European at heart: More than a thousand Brits have signed a Valentine’s Day card addressed to the European Union this week.
No love lost
Prime Minister Boris Johnson’s Cabinet reshuffle on Thursday left Westminster reeling following the abrupt resignation of Chancellor Sajid Javid. Speaking to the BBC, Javid said he “had no option” but to resign after refusing to accept Johnson’s demand that he sack his own political advisers and share a joint No. 10 and No. 11 team. The decision to replace Javid’s advisers with those handpicked by No. 10 bears the hallmarks of Dominic Cummings – and it’s no secret that there will be no love lost between the now-ex Chancellor and the Prime Minister’s chief strategist. With the Treasury traditionally regarded as the most powerful department in the British government and the Chancellor as the second most important politician after the Prime Minister, Javid’s shock departure came as a significant blow to Johnson. Rather than cede economic power to Johnson and Cummings, which would allow them to embark upon their quest to direct resources to the former red wall and pro-Brexit north and midlands, Javid resigned – but still managed to wish the Prime Minister a “happy Valentine’s Day” on Friday. He is replaced by rising star and Brexiteer Rishi Sunak.
Brexit tickles Cabinet’s fancy
Javid, a prominent Remainer in the run-up to the 2016 referendum, has been replaced by Sunak, a prominent Brexiteer – meaning that all four Great Offices of State are now occupied by Leavers. Longstanding Brexiteer and former UKIP MEP candidate George Eustice has also replaced Theresa Villiers as Environment Secretary. The Cornish fruit farmer and ex-Minister of State for Agriculture, Fisheries and Food led the “no to the euro” campaign in 2000 and once advocated for the UK to free itself from the EU’s “spirit-crushing” green directives. Eustice – who previously resigned in protest over the terms of Theresa May’s Withdrawal Agreement Bill – played a key role in the formation of the UK’s post-Brexit Agriculture Bill and Fisheries Bill. Both farming and fishing will prove critical in the upcoming UK-EU trade negotiations, as the UK shapes its post-CAP (the EU’s Common Agricultural Policy) and post-CFP (the EU’s Common Fisheries Policy) future. Anne-Marie Trevelyan, the new International Development Secretary and Suella Braverman, the new Attorney General, were also prominent Leave voices in the 2016 referendum.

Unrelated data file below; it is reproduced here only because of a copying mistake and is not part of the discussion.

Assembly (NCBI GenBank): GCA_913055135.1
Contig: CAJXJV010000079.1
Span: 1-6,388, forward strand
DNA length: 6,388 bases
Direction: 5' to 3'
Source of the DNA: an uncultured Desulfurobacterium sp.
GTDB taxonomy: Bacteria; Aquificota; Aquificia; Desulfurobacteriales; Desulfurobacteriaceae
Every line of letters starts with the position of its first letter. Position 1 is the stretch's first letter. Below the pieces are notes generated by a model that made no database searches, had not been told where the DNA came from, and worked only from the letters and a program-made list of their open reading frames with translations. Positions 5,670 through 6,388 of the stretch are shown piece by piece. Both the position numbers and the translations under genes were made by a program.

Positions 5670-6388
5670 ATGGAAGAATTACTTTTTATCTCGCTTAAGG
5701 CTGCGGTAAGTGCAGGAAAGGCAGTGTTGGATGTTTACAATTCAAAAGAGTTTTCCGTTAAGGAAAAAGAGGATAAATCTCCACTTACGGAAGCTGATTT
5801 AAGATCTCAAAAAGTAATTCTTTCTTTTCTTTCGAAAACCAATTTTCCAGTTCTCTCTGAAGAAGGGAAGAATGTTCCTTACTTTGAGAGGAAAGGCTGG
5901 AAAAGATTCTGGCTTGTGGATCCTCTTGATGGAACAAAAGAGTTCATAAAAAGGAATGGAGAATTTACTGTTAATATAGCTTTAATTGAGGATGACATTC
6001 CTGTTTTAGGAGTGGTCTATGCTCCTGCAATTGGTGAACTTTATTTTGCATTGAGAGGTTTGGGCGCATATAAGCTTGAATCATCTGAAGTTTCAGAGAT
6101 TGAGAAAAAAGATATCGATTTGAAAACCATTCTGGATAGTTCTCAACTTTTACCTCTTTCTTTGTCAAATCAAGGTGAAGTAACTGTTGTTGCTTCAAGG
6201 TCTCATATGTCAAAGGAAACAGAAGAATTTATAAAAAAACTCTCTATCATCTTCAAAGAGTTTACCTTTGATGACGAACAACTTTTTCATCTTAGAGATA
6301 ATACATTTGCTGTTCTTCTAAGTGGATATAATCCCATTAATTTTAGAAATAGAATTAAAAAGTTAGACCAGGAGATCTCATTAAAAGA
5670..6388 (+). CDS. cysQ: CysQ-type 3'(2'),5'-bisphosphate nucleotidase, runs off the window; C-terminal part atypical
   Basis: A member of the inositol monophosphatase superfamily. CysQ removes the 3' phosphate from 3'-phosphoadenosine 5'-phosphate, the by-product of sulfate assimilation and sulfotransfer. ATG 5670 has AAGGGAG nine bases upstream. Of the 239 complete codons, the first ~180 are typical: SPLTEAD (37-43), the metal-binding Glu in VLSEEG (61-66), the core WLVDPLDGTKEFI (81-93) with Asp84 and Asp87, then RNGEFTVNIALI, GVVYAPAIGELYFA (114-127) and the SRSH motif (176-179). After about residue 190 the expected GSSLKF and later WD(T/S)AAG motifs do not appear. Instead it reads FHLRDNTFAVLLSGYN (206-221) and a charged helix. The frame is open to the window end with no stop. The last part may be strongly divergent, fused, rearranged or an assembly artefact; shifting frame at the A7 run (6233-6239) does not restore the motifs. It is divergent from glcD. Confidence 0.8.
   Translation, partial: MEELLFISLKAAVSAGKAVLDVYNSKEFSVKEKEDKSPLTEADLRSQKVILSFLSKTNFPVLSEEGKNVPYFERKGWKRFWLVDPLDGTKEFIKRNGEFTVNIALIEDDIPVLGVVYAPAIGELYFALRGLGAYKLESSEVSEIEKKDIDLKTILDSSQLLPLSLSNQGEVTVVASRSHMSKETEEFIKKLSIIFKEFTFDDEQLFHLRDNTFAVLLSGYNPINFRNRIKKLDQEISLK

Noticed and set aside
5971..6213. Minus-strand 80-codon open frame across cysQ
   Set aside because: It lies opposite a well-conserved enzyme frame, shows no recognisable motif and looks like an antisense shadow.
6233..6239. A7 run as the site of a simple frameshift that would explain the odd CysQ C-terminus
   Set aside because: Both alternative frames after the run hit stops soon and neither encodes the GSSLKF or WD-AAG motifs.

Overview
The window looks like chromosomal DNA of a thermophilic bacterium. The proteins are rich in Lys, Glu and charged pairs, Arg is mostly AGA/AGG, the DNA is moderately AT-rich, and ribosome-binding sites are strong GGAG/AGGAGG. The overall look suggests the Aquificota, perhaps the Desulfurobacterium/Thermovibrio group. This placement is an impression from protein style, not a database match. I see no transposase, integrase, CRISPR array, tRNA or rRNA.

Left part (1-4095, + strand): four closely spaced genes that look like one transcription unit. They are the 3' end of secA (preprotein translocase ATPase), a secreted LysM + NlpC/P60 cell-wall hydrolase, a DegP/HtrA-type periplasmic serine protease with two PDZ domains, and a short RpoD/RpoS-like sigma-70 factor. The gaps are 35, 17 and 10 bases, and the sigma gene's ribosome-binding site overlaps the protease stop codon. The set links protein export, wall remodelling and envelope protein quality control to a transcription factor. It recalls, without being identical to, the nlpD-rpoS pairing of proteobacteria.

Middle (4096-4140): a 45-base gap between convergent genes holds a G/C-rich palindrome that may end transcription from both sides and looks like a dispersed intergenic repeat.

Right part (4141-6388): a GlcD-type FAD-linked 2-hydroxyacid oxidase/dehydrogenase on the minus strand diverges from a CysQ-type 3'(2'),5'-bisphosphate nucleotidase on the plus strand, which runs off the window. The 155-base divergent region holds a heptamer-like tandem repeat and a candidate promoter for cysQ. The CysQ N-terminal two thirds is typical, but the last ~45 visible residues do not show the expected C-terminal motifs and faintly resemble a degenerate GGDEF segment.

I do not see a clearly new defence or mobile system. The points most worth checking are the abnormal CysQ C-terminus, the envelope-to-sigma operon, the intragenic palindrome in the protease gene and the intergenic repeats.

Remainers are also back in favour following Oliver Dowden CBE’s promotion to Culture Secretary and Alok Sharma’s promotion to Business Secretary, replacing Baroness Nicky Morgan and senior Brexiteer Andrea Leadsom, respectively.
What’s Gove got to do with it?
Michael Gove, who retained his seat at the oval table in this week’s Cabinet reshuffle, told businesses to prepare for “inevitable” border checks in the first official confirmation of what the UK’s “Canada-style” trade deal will mean for borders after Brexit. The chancellor of the Duchy of Lancaster warned there will be checks on food and goods of animal origin, customs declarations and mandatory safety and security certificates for all imports after 31 December 2020. Speaking in London, Gove extinguished at a stroke earlier hopes of frictionless trade with the EU, garnering criticism from UK exporters and transport associations.
Meanwhile, in the City of Love…
French President Emmanuel Macron is engaging in a last-ditch push for a tougher EU negotiating position with Britain over the post-Brexit trade talks, despite criticism from other member states that it will risk derailing the talks before they have even started. Whilst some members are happy with the current EU negotiating mandate, Paris wants to see a stronger commitment from the UK on regulatory alignment in return for maintaining free trade with the bloc. The EU’s initial draft negotiating position, published two weeks ago, had called on the UK to not slip below current standards on the environment and on social and workers’ rights as well as to align with the bloc on state aid, tax and competition rules as they develop. Now, Macron wants the UK to agree to “dynamic alignment” with Brussels across the board to prevent the UK from being handed a competitive advantage in the long term. In particular, there is a growing concern across EU member states that their attempts to increase environmental standards will be held back if there is a risk that the UK will be able to undercut European companies in future.
Back in the UK, Ministers refused to confirm whether the UK will stay in the European Convention on Human Rights beyond the Brexit transition period when asked in House of Commons this week.
And from across the pond…
In Washington, doubts are growing over the UK’s commitment to negotiating a comprehensive trade deal, given its objections to US pharmaceutical firms, chlorine-washed chicken and everything else in between. Relations turned particularly sour after Prime Minister Boris Johnson granted limited involvement in building the UK’s developing 5G network to Chinese tech giant Huawei, despite intense lobbying from the US amid security concerns. Now, President Donald Trump is reportedly flirting with the idea of bumping the EU up the queue for a new trade deal, after months of promises that the UK would be next in line.
The Whitehouse team are experts in the potential impact of Brexit, providing political consultancy and public affairs advice to a wide range of clients, not only in the United Kingdom, but also across the member states of the European Union. More information about our Brexit experience can be found here, or, if you have any questions, please contact our Chair, Chris Whitehouse, at firstname.lastname@example.org.